Rain falling on snow has initiated a widespread avalanche cycle in the mid elevation band. The Girdwood Valley saw 2.4″ of rain in the past 24 hours below ~2,200′ and subsequently significant wet slab and wet loose avalanche activity. Wet avalanches were reported up to 2,700′ in elevation, which is just above the rain/snow line and where very wet snow is falling. This trend is expected to continue today. There is not much known about the activity yet at Turnagain Pass where around 2″ of rain fell or at Summit Lake with 1″ of rain, but we can expect wet avalanche activity in these areas as well. The rain/snow line has been fluctuating between 2,200′ and 2,500′ in general. Yes, this is soaking the meager snowpack between 1,000′ and 2,500′ and allowing the alders to bounce back up.
Image: A look at Tincan Ridge at Turnagain Pass being wetted down up to the top of the trees. Once these storm cycles cease, the upper elevations should look much different, the lower will hopefully remain snow covered!
In the Alpine, wet and heavy snow is falling, which becomes drier with elevation. From our rainfall totals at the snow stations, we can expect that during the past 24 hours 1-2+’ of snow has accumulated. Cornices are building and the weak pre-existing snowpack continues to be loaded. Storm snow avalanches that include storm slabs, wind slabs and cornice breaks all can be expected today at the high elevations. What can also be expected is the snow may stick fairly well and instead of avalanche immediately as a storm snow problem, it may overload and tip the balance of the weak snow sitting near the ground and create a very large avalanche, taking most of the snowpack with it.
Again, the message is simple for today, avoid avalanche terrain. This means steering clear of slopes 30 degrees and steeper with nothing steeper above or near you. Also, be extra cautious of evaluating runout zones.
Heavy rain and overcast skies filled the region yesterday. Rain/snow line looks to have been between 2,200′ and 2,500′ depending on location. Around 2-2.5″ of rain fell while 1-2+ feet of heavy wet snow fell at the upper elevations. Much less precipitation fell inland on the Kenai (Summit Lake area). Winds have been strong from the East, averaging 20’s-30’s mph with gusts in the 70’s. Temperatures are way too warm – low to mid 40’s at sea level and up to 32F along the 3,000′ ridgelines.
For today, Monday, we can expect this very warm system to move out and precipitation rates diminish. Around .3″ of rain is expected today below 2,900′ and 1-3″ of heavy snow above. Temperatures should remain very warm, in the mid 40’s at sea level and 32F along the ridgelines. Winds from East and Southeast will remain moderate to strong, in the 20’s – 30’s mph with much stronger gusts. Slightly cooler temperatures are expected tonight along with .5-.6″ of rain below 2,100′ and 3-6″ of snow above as another system moves in.
For Tuesday and heading into the week, the active warm and stormy weather pattern with continue with the next storm moving in tonight. However, “by the end of the work week there is high confidence for the anticipated pattern change” says the NWS, meaning a return to cooler temperatures and a break from the incessant stormy weather.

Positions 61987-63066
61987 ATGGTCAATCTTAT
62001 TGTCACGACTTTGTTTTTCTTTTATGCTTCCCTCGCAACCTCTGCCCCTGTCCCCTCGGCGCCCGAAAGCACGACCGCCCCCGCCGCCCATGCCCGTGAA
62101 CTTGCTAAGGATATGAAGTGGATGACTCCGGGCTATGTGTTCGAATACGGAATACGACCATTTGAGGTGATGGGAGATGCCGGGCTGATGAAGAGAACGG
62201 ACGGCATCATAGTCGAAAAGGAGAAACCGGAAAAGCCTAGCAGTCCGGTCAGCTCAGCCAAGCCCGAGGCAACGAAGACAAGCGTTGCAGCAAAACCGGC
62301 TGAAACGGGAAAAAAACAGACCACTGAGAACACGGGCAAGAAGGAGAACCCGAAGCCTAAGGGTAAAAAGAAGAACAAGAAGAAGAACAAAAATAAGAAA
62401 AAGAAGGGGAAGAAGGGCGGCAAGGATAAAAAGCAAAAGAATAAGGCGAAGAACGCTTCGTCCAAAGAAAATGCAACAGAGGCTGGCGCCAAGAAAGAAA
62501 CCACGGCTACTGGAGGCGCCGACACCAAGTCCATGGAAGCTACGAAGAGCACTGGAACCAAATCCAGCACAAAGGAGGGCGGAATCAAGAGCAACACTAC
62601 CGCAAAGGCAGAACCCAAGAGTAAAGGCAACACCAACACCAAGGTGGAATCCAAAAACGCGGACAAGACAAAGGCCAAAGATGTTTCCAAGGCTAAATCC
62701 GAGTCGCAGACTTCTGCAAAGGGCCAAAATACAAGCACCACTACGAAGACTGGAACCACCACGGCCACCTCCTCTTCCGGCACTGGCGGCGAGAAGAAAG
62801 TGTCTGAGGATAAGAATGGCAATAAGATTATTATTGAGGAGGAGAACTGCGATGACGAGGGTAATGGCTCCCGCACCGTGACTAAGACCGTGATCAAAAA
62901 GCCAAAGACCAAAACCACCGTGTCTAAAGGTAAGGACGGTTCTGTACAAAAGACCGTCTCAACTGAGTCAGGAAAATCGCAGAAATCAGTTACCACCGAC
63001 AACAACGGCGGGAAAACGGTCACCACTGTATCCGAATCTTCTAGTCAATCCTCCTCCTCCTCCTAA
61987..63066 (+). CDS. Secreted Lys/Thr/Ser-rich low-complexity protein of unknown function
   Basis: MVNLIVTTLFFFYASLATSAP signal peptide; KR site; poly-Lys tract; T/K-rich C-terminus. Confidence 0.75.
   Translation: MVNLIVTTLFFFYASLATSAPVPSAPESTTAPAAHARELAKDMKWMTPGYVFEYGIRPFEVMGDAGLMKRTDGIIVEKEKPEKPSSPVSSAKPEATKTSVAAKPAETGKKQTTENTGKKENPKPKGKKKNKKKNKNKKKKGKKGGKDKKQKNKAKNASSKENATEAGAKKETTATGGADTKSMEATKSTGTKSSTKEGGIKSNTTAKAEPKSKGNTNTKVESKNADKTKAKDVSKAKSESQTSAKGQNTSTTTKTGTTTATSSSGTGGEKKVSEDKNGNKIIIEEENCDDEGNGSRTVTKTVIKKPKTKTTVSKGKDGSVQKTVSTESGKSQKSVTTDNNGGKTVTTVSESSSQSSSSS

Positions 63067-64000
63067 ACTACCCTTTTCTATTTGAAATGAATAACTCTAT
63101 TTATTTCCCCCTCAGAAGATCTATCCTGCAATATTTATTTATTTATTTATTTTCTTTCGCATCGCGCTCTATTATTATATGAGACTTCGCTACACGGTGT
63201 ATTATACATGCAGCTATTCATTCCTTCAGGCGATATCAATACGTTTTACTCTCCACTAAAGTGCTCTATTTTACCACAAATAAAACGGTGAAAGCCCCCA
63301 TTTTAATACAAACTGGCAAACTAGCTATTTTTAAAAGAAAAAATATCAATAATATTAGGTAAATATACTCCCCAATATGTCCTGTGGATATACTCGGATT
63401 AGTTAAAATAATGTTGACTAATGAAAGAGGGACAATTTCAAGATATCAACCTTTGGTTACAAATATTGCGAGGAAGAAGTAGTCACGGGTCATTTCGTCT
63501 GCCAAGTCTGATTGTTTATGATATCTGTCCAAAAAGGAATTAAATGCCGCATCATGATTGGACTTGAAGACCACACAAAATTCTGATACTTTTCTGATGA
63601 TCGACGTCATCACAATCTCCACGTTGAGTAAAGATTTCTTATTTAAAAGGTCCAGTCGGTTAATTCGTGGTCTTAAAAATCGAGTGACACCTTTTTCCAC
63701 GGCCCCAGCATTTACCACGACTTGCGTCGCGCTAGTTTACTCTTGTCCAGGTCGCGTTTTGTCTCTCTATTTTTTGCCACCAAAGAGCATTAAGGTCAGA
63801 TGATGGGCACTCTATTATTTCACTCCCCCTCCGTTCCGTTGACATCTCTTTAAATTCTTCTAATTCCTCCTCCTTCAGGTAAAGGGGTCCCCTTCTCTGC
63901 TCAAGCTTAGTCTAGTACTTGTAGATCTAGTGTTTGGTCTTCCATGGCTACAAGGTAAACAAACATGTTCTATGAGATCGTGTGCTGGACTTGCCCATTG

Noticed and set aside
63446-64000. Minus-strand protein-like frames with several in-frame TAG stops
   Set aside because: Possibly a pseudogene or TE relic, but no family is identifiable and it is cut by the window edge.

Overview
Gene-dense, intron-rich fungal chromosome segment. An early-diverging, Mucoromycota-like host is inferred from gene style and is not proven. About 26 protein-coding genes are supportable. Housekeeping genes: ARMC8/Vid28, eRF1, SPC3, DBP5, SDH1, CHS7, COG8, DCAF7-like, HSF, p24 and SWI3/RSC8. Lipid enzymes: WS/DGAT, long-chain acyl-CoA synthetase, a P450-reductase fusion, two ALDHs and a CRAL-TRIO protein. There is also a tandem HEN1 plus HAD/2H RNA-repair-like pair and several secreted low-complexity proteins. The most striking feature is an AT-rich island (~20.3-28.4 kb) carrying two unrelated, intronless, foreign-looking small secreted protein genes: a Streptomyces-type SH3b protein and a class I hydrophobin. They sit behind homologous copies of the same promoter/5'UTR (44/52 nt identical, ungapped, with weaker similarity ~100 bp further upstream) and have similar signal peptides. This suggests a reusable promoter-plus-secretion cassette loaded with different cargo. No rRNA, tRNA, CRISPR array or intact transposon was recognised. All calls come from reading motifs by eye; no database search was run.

*Center Ridge and Summit Lake SNOTEL stations stopped reporting at 9pm and 11pm respectively. Values below are estimates.
**Reported 24-hour water at the RWIS station at Turnagain Pass (1000′ elev.) and RWIS Summit Lake (1300′ elev.)
|Temp Avg (F)||Snow (in)||Water (in)||Snow Depth (in)|
|Center Ridge (1880′)||*35||0 (rain)||**1.9||*25|
|Summit Lake (1400′)||*35||0 (rain)||**1||*10|
|Alyeska Mid (1700′)||35||0 (rain)||2.4||15|
|Temp Avg (F)||Wind Dir||Wind Avg (mph)||Wind Gust (mph)|
|Seattle Ridge (2400′)||31||SE||28||65|
|01/13/21||Turnagain||Observation: Tincan||Johnston-Bloom / Moderow Forecaster|
|01/13/21||Turnagain||Observation: Center Ridge Meadows||Alaska Avalanche School Rec Level 1 Roberts|
|01/12/21||Turnagain||Avalanche: Seattle Ridge/Center Ridge||A Schauer Forecaster|
|01/11/21||Turnagain||Observation: Tincan Trees||Schauer/ Roberts Forecaster|
|01/10/21||Turnagain||Observation: Center Ridge Meadows||Alaska Avalanche School Pro 1 Course Latosuo|
|01/10/21||Turnagain||Avalanche: Tincan trees||Anonymous|
|01/09/21||Turnagain||Observation: Johnson Pass||Anonymous|
|01/08/21||Turnagain||Observation: Sunburst meadow between Hemlocks||Anonymous|
|01/08/21||Turnagain||Avalanche: Seattle Ridge||Wagner / Schauer|
|01/07/21||Turnagain||Observation: Lower Cornbiscut||Alaska Avalanche School Pro 1|
Status of riding areas across the Chugach NF is managed by the Glacier and Seward Ranger Districts, not avalanche center staff. Riding area information is posted as a public service to our users and updated based on snow depth and snow density to prevent resource damage at trailhead locations. Riding area questions contact: email@example.com
|Area||Status||Weather & Riding Conditions|
This is a general backcountry avalanche advisory issued for Turnagain Arm with Turnagain Pass as the core advisory area. This advisory does not apply to highways, railroads or operating ski areas.